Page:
Finally, in December 1780, three years after the first gesture, the Congress sent its first official communication to the Sultan:
We the Congress of the 13 United States of North America, have been informed of your Majesty's favorable regard to the interests of the people we represent, which has been communicated by Monsieur Etienne d'Audibert Caille of Sale [Salé], Consul of Foreign nations unrepresented in your Majesty's states. We assure you of our earnest desire to cultivate a sincere and firm peace and friendship with your Majesty and to make it lasting to all posterity. Should any of the subjects of our states come within the ports of your Majesty's territories, we flatter ourselves they will receive the benefit of your protection and benevolence. You may assure yourself of every protection and assistance to your subjects from the people of these states whenever and wherever they may have it in their power. We pray your Majesty may enjoy long life and uninterrupted prosperity.
This all led, after negotiations between Thomas Jefferson in Paris and John Adams in London (you may have heard of them, too) with representatives authorized to speak for Morocco, to the dispatch of the US Consul in Paris, Thomas Barclay, to Morocco, resulting in a Treaty of Friendship and Amity in 1786, known as the Treaty of Marrakesh. It pledged friendship but required no US payment of tribute, as other "Barbary" states often demanded. This was still in the Confederation Period and preceded the US Constitution. The US Embassy in Morocco tells the rest:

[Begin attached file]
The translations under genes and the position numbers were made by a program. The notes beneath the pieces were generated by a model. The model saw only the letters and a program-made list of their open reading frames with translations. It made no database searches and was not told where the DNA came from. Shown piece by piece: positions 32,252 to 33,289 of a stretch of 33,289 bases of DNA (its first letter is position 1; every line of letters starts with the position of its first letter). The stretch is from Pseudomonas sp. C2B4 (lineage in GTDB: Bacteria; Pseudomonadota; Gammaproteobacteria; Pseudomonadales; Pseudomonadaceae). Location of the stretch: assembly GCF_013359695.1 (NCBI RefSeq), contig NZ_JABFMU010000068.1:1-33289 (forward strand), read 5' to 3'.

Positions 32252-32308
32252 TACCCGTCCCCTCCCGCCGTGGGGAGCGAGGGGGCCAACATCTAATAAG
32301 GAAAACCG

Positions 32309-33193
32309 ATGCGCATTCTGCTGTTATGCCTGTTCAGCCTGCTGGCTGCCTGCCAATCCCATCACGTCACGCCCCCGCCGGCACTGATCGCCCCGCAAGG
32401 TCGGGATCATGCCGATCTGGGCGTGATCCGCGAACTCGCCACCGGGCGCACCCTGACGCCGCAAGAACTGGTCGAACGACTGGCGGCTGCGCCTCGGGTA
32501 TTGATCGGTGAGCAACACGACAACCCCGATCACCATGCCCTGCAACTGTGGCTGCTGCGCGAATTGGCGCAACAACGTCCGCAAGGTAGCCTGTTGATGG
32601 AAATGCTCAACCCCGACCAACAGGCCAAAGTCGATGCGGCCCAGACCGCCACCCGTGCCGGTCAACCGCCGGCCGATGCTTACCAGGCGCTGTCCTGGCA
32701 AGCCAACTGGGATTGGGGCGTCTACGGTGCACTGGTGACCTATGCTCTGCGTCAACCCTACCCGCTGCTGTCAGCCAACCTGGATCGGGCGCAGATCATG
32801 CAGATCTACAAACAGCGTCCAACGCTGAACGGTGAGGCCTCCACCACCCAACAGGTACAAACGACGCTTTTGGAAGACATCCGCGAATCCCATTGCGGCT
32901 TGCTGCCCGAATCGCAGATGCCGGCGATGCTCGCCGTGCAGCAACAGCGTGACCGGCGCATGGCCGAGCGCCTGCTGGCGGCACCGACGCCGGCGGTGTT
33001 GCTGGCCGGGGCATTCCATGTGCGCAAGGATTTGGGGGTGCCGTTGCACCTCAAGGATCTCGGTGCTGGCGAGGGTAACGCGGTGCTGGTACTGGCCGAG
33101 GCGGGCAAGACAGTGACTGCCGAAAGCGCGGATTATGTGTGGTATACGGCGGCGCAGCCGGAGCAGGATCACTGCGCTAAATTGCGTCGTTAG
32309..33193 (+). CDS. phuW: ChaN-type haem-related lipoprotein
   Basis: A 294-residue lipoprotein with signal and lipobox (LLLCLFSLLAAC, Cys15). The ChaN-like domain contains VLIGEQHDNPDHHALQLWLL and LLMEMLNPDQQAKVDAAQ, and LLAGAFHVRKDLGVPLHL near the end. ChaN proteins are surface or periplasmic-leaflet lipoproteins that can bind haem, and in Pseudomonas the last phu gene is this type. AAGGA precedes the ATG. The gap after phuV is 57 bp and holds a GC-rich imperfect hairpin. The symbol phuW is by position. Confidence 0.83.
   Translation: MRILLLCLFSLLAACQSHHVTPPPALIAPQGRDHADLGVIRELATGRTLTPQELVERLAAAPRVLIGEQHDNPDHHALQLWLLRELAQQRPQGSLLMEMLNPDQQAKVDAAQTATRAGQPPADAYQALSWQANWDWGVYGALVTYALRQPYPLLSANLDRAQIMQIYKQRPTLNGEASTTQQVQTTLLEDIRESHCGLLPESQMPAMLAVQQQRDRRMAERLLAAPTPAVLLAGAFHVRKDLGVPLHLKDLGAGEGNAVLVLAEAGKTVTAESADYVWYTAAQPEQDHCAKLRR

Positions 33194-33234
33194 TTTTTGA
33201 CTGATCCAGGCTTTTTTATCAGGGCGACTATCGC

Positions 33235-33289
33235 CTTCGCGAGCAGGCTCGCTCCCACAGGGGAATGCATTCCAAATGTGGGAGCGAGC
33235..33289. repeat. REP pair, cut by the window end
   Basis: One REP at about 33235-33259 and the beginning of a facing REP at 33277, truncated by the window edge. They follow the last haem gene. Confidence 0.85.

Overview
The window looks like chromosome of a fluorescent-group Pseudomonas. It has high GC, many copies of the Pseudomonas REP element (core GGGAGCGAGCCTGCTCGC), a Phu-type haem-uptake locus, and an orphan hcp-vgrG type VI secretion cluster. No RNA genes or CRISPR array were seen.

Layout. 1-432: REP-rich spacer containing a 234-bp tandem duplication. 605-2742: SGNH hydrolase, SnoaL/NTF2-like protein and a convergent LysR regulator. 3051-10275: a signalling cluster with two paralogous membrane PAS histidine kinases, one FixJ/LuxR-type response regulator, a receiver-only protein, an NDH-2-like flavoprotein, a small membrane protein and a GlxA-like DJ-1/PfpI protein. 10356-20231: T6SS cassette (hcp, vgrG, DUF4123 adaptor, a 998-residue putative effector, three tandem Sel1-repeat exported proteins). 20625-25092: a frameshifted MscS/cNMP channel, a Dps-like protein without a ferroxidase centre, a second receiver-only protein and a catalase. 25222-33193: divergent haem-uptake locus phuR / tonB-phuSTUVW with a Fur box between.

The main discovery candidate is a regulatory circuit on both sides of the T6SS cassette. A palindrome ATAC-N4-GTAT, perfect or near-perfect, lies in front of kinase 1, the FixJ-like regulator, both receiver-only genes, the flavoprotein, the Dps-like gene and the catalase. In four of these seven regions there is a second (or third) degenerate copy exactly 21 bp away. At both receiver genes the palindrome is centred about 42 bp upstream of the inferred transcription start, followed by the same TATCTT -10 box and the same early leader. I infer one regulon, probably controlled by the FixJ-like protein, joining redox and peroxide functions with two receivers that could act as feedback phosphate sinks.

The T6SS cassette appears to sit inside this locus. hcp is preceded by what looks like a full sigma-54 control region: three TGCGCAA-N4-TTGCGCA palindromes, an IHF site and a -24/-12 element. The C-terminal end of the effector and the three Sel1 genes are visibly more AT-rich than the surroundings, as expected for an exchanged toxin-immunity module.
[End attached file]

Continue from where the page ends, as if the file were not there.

Barclay and the Moroccans quickly reached agreement on the Treaty of Friendship and Amity. Also called the Treaty of Marrakech, it was sealed by the Emperor on June 23 and delivered to Barclay to sign on June 28. In addition, a separate ship seals agreement, providing for the identification at sea of American and Moroccan vessels, was signed at Marrakech on July 6,1786. Binding for 50 years, the Treaty was signed by Thomas Jefferson at Paris on January 1, 1787, and John Adams at London on January 25, 1787, and was ratified by Congress on July 18, 1787. The negotiation of this treaty marked the beginning of diplomatic relations between the two countries and it was the first treaty between any Arab, Muslim, or African State and the United States.